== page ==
ADS-B Reception RTL vs Airspy Round 2

In my previous article I compared an older Elonics E4000 based dongle with an Airspy for ADS-B reception. Unsurprisingly the Airspy beat the performance of the RTL dongle in all areas. However a number of commenters here noted the performance of the E4000 dongles wasn’t great for ADS-B.

So I went out and bought an R820T2 dongle from Cozycave.I got the expensive one (£7.85!)

The test setup was exactly as before, the Airspy and RTL connected via the Minicircuits splitter. The Airspy providing power to the 1090Mhz preamp. Airspy was using ADSB Spy V1.0.0.14 and the RTL 820T2 was using ADSB# V1.0.11.1 (Both are now packaged with SDRSharp). Again the Airspy wasn’t correcting using FEC/CRC and was suppressing duplicates, the ADSB# was correcting and using CRC and allowing duplicates through.

The test was run on a week day for 24 hours from around 20:00 to 20:00.

The range results were very similar to the initial tests with the Airspy for most part having slightly greater range than the RTL, again in one specific direction over 50km more. But generally it was limited by geography with both radios exceeding 400km over the North Sea (Outer green ring is 400km).


The results from Virtual Radar showed in the 24 hour period the Airspy received over 31 million messages of which 31 were unusable and 111 had bad parity. Of these 2.2million were Airborne Position/Velocity.

In the same period the RTL820T2 recorded 22.3million messages of which 3 million were unusable, 5523 had bad parity. Of these 1.2million were Airborne position/Velocity.

So yes the commenters were correct the RTL820T2 does exhibit much better performance for ADS-B reception than its E4000 based counterparts. Unsurprisingly the Airspy does still exceed the performance of the RTL dongles by a significant amount but you have to draw attention to what an absolute bargain the RTL dongles are.

I am going to perform one final test where I compare the Airspy to the R820T2 again but this time using dump1090 with –no-fix to prevent the correction of data (duplicates will still happen). This should give a true like for like comparison. We already know what the results are but its worth demonstrating what the additional cost of the Airspy translates to in outright ADS-B performance.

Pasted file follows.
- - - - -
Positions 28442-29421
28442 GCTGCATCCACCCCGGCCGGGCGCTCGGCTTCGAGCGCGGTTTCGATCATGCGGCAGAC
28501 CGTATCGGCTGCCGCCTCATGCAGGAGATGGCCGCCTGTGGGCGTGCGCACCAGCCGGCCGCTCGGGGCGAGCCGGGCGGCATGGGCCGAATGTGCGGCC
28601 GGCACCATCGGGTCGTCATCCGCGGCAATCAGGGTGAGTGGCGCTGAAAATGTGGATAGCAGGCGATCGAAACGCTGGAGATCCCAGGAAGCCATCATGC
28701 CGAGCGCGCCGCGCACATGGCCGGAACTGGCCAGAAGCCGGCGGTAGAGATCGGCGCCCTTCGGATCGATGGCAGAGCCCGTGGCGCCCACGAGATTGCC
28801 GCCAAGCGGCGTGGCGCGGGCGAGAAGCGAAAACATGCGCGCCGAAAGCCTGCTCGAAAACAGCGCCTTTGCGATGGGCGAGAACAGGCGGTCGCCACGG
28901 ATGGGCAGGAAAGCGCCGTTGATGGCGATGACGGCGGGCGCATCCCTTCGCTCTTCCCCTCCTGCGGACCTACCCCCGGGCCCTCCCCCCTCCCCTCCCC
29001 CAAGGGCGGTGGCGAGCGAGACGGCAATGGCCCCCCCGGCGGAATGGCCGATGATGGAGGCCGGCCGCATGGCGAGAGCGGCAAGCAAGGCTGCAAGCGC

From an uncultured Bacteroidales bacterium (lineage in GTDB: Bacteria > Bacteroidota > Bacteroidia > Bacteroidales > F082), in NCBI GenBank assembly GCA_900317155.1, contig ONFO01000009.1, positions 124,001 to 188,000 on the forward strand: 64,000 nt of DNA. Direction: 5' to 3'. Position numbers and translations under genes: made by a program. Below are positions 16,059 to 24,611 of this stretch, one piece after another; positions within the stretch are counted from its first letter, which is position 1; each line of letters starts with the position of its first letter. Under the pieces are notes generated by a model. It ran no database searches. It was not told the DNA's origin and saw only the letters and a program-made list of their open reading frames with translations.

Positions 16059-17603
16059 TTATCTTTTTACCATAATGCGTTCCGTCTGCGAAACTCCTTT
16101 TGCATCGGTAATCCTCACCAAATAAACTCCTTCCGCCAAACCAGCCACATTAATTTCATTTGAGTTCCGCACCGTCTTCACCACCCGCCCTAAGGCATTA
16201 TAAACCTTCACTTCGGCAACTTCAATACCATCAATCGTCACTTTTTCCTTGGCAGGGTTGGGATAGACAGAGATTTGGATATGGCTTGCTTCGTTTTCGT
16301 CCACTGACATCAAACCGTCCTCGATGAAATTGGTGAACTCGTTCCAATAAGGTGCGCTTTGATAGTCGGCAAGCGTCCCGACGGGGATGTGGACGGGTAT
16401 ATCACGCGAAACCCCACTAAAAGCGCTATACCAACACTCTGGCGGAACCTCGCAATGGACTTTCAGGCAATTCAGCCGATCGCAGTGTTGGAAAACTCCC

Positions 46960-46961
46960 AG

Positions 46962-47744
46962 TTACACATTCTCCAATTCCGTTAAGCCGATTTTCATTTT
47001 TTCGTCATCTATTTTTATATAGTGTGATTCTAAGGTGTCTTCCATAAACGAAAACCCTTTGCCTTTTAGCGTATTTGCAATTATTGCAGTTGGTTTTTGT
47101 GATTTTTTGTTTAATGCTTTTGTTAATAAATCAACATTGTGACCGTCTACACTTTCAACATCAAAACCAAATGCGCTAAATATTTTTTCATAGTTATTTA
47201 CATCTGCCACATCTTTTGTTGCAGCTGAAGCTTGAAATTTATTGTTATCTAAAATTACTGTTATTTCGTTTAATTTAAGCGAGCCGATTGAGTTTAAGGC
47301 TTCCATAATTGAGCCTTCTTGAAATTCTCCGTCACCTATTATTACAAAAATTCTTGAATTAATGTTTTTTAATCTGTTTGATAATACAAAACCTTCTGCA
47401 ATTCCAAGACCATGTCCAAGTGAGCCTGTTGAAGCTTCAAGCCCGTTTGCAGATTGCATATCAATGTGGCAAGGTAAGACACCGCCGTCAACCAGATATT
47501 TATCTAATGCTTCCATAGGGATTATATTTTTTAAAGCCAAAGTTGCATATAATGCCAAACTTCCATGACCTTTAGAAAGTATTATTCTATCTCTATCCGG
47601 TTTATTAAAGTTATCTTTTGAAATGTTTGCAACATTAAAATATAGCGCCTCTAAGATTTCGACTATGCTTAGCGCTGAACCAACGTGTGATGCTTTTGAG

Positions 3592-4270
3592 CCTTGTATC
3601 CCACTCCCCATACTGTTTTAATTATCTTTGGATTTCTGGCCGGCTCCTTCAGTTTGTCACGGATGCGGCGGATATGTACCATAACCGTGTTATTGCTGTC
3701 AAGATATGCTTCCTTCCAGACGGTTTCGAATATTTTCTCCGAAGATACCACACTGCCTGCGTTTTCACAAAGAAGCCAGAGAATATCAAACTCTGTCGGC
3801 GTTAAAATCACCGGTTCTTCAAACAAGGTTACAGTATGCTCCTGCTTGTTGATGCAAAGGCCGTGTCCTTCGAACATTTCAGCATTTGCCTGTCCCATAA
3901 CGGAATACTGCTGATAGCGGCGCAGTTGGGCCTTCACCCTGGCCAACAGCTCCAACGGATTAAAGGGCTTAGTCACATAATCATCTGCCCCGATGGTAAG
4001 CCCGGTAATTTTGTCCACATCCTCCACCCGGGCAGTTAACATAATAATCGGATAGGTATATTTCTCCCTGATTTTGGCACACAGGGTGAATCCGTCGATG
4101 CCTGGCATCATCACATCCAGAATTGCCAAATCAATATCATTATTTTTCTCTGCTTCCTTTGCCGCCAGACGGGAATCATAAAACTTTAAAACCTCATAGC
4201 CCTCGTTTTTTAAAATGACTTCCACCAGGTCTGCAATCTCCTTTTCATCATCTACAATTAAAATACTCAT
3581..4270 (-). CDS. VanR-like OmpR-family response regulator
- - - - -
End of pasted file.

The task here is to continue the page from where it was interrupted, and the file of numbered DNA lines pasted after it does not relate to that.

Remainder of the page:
Youssef Touil kindly supplied a version of ADSB# with duplicates suppressed, with the equivalent of dump1090’s –no-fix and with no phase “enhancement” that produce CRC valid noise. This would provide a direct comparison with the Airspy. This is available here should you wish to try it:

Just to remind this isn’t to make the RTL look bad, this is preferred by sites such as such as FR24 and PlanePlotter’s sharing network as the CRC is weak and it can result in erroneous data being uploaded to their servers.

The results over a 46 hour period were as follows :

Total Messages Received:
Airspy 65,150,313
RTL 32,973,049

Airborne Position:
Airspy 4,615,972
RTL 2,270,810

Airspy 533
RTL 635,549

So as near as makes no difference the Airspy is doing twice the number of messages compared to the RTL. Range was again limited by radio horizon/geography both radios exceeding the 400km range.

For the money you simply can’t beat the RTL however if you’re serious about ADS-B the Airspy is most certainly the way to go.

  1. Hi,

    Did you manage to get dump1090 to work with AirSpy?
    I’m having difficulties with this. If so, can you point me to
    the fork that you used?


  2. I didn’t use dump1090, use adsb_spy from


  3. OK, Anthony, thanks for that info.

    I just tried adsb_spy under Ubuntu V14 (kernel 3.13.0) but it doesn’t seem to work. I get this error when I run it:

    airspy_set_samplerate() failed.

    I think this is a USB driver issue.
    The device seems to be detected OK, as it’s serial number is being read back correctly. Airspy lib version is 1.0.9.
    If you have come across this issue already, I’d be interested in your fix.

  4. Check the firmware on your Airspy is upto date then ask on their IRC chat channel if you’re still stuck:


  5. Good stuff, Anthony. You are correct – the firmware was old. It spits out raw data to the terminal now, if I use the verbose switch. But how do I use this data and convert it into some readable format (which shows position, height, speed etc)? Presumably, the data generated must be passed on to some other program. I have no documentation.

    Thanks a million for your help,

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